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Tag: coping with death

Imperfect Farewells

Judy Schaefer

I was not with my mother when she died, her heart bursting
against her ribs, screaming for a violent release from her chest
I listened, ear to phone:           nothing-more-could-be-done
          I recall her now, prayer petals of morning’s first red rose, the perfect
          Mezzo-soprano of a summer evening’s lullaby, an open window to song
Clinical colleagues

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She Who Shows Up

Dianne Avey

She who shows up
to guide tiny fingers
toward ripening blackberries
and the spiral
of a moonsnail shell

Late summer treasures

She who shows up
with tea and bread
all the time in the world
to walk hand in small hand

My son beautifully distracted

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Last Rites

Candice Carnes

In 2002, I was living in Albuquerque and working as a nursing assistant. My staffing agency had assigned me to a medical surgical floor at a hospital in Santa Fe, a fifty-minute drive away.

One day, as I was enjoying the high-desert beauty en route to the hospital, a code was called.

The patient’s name was Sam, as I recall. It could have been anything, but Sam is the name that echoes in

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Saving Grampa

Alia Moore

You were supposed to die of cardiac arrest as you circled toward home plate. Or of a brain aneurysm in the summer during one of your countless hikes through the mountains.

You weren’t supposed to die here. Not in a hospital bed, inhabiting this fragile new body, with an oxygen tube in your nose and tumors in your lungs.

Two days before you left us, I traveled home to visit you. I’d last

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All in a Night’s Work

Isaac Song

I was a college freshman, just starting out as a rookie EMT with the local rescue squad. In the squad building, located near a strip mall in our suburban New Jersey town, my fellow volunteers and I joined the staff supervisors to spend days or nights on call.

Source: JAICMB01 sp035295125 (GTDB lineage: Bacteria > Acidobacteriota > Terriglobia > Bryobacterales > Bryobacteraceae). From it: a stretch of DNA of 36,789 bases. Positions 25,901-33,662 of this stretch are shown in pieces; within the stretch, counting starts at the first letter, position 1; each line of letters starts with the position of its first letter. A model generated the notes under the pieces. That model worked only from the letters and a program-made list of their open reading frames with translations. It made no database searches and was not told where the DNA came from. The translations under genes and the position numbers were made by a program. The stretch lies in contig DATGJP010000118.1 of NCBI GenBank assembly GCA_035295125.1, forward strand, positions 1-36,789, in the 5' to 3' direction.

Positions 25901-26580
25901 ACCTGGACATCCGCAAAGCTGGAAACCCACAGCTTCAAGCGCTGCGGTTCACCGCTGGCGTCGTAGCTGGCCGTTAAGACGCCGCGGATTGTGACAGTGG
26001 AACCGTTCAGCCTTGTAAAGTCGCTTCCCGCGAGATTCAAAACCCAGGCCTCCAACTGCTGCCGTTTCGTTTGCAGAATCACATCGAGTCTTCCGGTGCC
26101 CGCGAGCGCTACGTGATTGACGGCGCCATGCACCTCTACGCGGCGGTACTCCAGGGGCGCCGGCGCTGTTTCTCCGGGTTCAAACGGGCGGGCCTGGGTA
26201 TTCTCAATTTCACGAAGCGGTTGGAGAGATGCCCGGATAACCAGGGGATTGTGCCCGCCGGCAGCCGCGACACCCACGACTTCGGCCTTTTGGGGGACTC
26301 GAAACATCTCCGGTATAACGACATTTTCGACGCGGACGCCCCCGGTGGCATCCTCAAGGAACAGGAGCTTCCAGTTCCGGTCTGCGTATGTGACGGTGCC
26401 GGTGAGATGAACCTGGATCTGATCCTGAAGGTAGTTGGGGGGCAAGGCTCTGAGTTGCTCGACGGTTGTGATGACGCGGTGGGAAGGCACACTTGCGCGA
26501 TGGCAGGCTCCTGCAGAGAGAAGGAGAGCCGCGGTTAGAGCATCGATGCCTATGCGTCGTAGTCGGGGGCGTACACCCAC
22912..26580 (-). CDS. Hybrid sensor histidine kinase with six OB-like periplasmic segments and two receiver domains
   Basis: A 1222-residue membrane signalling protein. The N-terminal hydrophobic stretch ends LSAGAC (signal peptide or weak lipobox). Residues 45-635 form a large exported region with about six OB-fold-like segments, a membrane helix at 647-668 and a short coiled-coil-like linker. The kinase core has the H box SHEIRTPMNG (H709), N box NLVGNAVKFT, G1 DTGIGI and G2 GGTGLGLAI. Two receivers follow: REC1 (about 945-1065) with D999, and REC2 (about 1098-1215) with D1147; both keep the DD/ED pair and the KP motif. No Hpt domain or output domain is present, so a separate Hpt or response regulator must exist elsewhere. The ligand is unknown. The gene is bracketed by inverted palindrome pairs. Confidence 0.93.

On a rescue squad, I quickly learned, patience is key. If you visited the building, you’d see seasoned EMTs lounging around as if they had

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Tears Should Be Surprising

Wynne Morrison 

Tears should be surprising.

He is, after all, well over six feet tall,
must top 250 pounds,
always quick and confident
with a joke upon his lips.

Most of his patients weigh a pound or two.
Eyes fused shut, translucent skin,
with lives of needles, tubes,
machines and probing hands.
On this week there are too many
who will never have a chance.

Chocolate, silence, and he hauls
himself up from

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Lost and Found

Julie Evans

When Mom died of alcohol poisoning on her sixtieth birthday, I was seventeen and then I didn’t have a mom anymore. 

My heart was crushed, but there was no time to grieve, because my dad was dying. A man in his late fifties, he’d battled emphysema, a brain aneurysm, colon cancer and then bone-marrow cancer. 

Over the

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Cracking the Code

Zohar Lederman

I am a medical student in Pavia, Italy, doing my fifth year out of six. It is summertime, and, as I’ve done every summer for years, I’ve returned to my small hometown in the south of Israel. There, among other things, I volunteer as an emergency medical technician (EMT) with Magen David Adom, the Israeli Red Cross. 

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Please For Tonight

Andrea Wendling

Please for tonight
Just be my wife
She is my life, my center,
She is what makes me whole
And I am finding I cannot exist
Without her

Smell like her
Like hayfields after a day of hard work
lavender and milk baths
Warm breezes blowing through still forests
All of this mixed with the soap
That we shared
That now too slowly disappears

Touch me like she would
Like I belonged to

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The Whole Story

Veneta Masson

After she died
there was talk of war
the stock market crashed
the cat didn’t eat for three days
her youngest came home from school in tears
her husband grew a beard.

I do not lie when I tell you these things
nor do I tell the whole story.

I do not say that her funeral day dawned bright
and unrepentant

or that all the sunflowers in the city
were gathered at her

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First Visit

Allan Peterkin

He told me
in passing
somewhere in the list
of bad luck and
bad choices
all the things
that had somehow
brought him here

This telling
was so soft
as to be dream-like
that
she had 
fallen
off a ride
at the county fair
on a day he 
was trying to be her dad
Didn’t make it 

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Pictures

Stephenie McKinnon

He came to us leukemic listened carefully said his prayers took his meds showed us his
pictures: wife two kids dog cat baby’s first birthday talked about basketball and God and
anxiety and what it feels like to be hairless and a good patient
He came to us leukemic followed directions read his scriptures took his meds

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